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4) Matilda by Roald Dahl

An orphan discovers amazing magical powers while living with horrible family members. While there’s not a significant comparison to be found here, Roald Dahl’s stories certainly borrow from the same well of wonder and whimsy.

 

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5) The Dark is Rising by Susan Cooper

Another classic of British children’s literature, this 5 book series draws deeply from myth and folklore. The second book, The Dark is Rising features an 11-year-old boy who comes into great power while being mentored by the figure once known as Merlin. The heroes battle evil throughout the British Isles, across time and space, and encounter all sorts of legendary heroes and artifacts. Again, this is basically an older cousin to the Potter series, stemming from the same cultural subconscious.

 

 

 

 

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6) The Worst Witch by Jill Murphy

A young witch deals with bullies, stern teachers, and magic, while attending a boarding school for witches. Despite similarities to Harry Potter, this series started in 1974, with seven books as of 2013, and there’s no indication that Rowling was specifically influenced by it. It’s also inspired several television series, and enjoys significant popularity.

 

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7) The Books of Magic by Neil Gaiman and John Bolton

In this graphic novel collection, published by DC Comics, a teenage boy is taken on a grand tour of magical realms and concepts by a quartet of mysterious figures, in order to prepare him for his own destiny as an immensely powerful sorcerer. While it later inspired several ongoing series, the original story hews the closest to the same archetypes Harry embodies, as acknowledged by author Neil Gaiman… again drawing from T.H. White’s earlier work.

 

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8) Wizard’s Hall by Jane Yolen

A 1991 fantasy about a boy named Henry who attends a school for wizards, where he has to fulfill a prophecy and battle an evil wizard. Any similarities are thought to be simply coincidental, and Yolen has expressed a mild dislike for Harry Potter and Rowling’s writing style. Still, an extremely fun book.

 

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9) So You Want to be a Wizard by Diane Duane

This long-running series, now up to ten books, mixes science fiction and fantasy to tell episodes in an ambitious, universe-spanning conflict between good and evil, life and death. In the first book, a girl discovers her wizard’s manual in a library, and along with her wizard partner-to-be, undergoes a trial in a nightmarish version of New York City as part of her initiation. This series tends to raise complex philosophical and moral questions as the heroes wrestle with vital decisions while saving reality.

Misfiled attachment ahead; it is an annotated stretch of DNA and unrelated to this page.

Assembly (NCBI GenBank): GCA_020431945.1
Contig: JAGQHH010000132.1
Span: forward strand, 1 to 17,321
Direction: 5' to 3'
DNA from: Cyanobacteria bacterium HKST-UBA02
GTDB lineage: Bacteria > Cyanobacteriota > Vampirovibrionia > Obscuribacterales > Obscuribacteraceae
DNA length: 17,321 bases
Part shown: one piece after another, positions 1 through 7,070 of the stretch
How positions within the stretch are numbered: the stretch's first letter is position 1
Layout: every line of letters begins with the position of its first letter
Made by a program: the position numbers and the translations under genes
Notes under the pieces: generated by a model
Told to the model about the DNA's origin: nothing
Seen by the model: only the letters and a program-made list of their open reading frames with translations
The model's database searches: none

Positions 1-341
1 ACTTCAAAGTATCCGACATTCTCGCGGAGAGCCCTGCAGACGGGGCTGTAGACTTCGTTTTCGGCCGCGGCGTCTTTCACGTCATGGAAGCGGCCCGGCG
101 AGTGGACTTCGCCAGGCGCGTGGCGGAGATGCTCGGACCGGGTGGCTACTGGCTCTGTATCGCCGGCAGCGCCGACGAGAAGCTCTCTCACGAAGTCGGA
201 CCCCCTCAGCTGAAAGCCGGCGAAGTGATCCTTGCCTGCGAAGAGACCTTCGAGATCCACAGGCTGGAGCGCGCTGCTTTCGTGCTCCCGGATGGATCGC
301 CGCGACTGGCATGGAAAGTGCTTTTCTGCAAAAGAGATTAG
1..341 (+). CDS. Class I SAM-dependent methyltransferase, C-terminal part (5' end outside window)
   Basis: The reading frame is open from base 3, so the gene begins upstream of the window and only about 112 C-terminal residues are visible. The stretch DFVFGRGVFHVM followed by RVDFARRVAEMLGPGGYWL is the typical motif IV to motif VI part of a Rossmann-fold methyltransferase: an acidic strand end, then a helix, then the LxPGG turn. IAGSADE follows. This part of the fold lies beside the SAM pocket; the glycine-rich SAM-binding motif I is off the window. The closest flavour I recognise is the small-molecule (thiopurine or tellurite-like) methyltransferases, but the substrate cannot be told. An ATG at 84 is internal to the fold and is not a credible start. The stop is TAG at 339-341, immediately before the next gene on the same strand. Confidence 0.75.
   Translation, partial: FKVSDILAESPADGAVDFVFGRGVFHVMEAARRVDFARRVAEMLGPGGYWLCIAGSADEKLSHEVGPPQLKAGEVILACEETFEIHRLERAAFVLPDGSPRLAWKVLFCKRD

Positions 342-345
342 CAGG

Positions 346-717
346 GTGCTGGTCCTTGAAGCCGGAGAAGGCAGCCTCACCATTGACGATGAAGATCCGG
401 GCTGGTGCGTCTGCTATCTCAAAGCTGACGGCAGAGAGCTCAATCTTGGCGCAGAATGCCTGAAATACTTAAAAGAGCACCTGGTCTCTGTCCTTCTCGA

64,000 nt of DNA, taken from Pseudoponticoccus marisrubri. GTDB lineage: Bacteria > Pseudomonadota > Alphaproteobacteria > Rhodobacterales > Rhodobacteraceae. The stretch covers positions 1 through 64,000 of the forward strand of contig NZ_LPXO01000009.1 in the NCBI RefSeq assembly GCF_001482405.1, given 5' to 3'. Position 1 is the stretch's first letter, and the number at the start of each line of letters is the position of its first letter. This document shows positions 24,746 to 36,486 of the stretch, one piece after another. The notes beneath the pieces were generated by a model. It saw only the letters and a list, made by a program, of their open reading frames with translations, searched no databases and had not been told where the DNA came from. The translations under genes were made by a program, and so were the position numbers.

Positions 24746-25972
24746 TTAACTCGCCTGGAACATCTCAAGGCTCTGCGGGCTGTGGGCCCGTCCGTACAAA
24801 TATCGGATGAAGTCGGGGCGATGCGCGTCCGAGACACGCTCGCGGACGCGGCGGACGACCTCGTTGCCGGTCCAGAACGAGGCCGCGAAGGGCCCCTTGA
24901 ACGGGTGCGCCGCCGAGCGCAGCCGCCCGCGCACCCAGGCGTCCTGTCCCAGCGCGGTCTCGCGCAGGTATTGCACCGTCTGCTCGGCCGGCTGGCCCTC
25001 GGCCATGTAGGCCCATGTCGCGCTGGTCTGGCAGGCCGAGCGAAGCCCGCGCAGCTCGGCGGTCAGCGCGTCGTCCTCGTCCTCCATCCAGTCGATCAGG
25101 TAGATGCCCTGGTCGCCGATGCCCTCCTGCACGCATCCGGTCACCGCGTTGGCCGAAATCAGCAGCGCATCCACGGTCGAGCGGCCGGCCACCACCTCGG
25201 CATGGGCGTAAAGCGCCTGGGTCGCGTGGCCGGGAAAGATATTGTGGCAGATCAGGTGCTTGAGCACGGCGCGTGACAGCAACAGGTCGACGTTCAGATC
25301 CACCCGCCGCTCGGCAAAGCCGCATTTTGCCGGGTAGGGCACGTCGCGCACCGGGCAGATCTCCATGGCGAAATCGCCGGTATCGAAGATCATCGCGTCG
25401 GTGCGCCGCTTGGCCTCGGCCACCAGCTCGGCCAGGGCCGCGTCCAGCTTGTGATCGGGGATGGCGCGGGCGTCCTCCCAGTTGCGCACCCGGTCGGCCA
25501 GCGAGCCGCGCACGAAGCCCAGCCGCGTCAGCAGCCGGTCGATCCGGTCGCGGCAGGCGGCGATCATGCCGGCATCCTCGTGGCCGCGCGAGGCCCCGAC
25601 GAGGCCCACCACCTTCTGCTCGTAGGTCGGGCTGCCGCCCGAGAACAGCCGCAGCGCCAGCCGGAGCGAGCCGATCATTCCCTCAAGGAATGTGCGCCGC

secret of platform 13

10) The Secret of Platform 13 by Eva Ibbotson

An orphan is raised in the real world, but is introduced to a magical world by passing through a portal in King’s Cross Station—but not platform 9 ¾, obviously. Ibbotson has gone on record as saying that she’d love to shake Rowling’s hand, and that they all borrow from each other as writers.

 

There you go: a tiny sampling of books which inspired Rowling, and books which come from the same cultural, social, and mythological sources… Harry’s extended literary family, if you would, from the great-grandparents to the distant cousins.

 

 

Roanoke PotterFest Presentation, Part 2 of 2

This Saturday the 13th of May, I attended the first ever PotterFest here in Roanoke, a massive celebration of all things Harry Potter. Wearing my hats as a book reviewer and student of childrens’ literature, I gave a presentation on “The Hogwarts Library.” Amanda Cockrell, head of the Hollins University Childrens’ Literature Program, joined me to discuss the mythological underpinnings of Harry Potter, and the literary inspirations, and books worth checking out if you’re a Potter fan. For the sake of common interest and spreading the knowledge, I thought I’d reproduce my half of the presentation here. Mind you, it’s not fancy, and it’s not nearly as thorough as I’d have liked, but we only had so much time, and we didn’t know exactly what sort of audience we should expect or prepare for. Also, these are sort of the bare bones from which I improvised and extemporized as needed, so it’s lacking some of the details I added in the actual talk. Still, enjoy!

In the second part, I recommended a number of books and series which have come out in recent years, as things Potter fans might enjoy, or which I felt needed attention.

Recent Releases and Helpful Recommendations (in no particular order)

In the wake of Harry Potter, the childrens’ literature field has exploded into a truly wild and wondrous place. While Harry can’t get all the credit for the vast wealth of magic and adventure we now enjoy, he’s certainly left his mark. These following books and series share the same sort of wonder, excitement, action, mystery, and joy, and are well worth exploring by readers, young and old alike.

lightning thief

1) The Lightning Thief (Percy Jackson) by Rick Riordan

In this immensely popular series, which has also seen several movie adaptations, Percy Jackson discovers that he’s the son of the Greek god Poseidon, and, after meeting numerous other demigods at Camp Half-Blood, embarks on many adventures. Subsequent books and series have brought in the Roman, Egyptian, and Norse gods, while his most recent series focuses on Apollo trapped in the form of a teenage boy.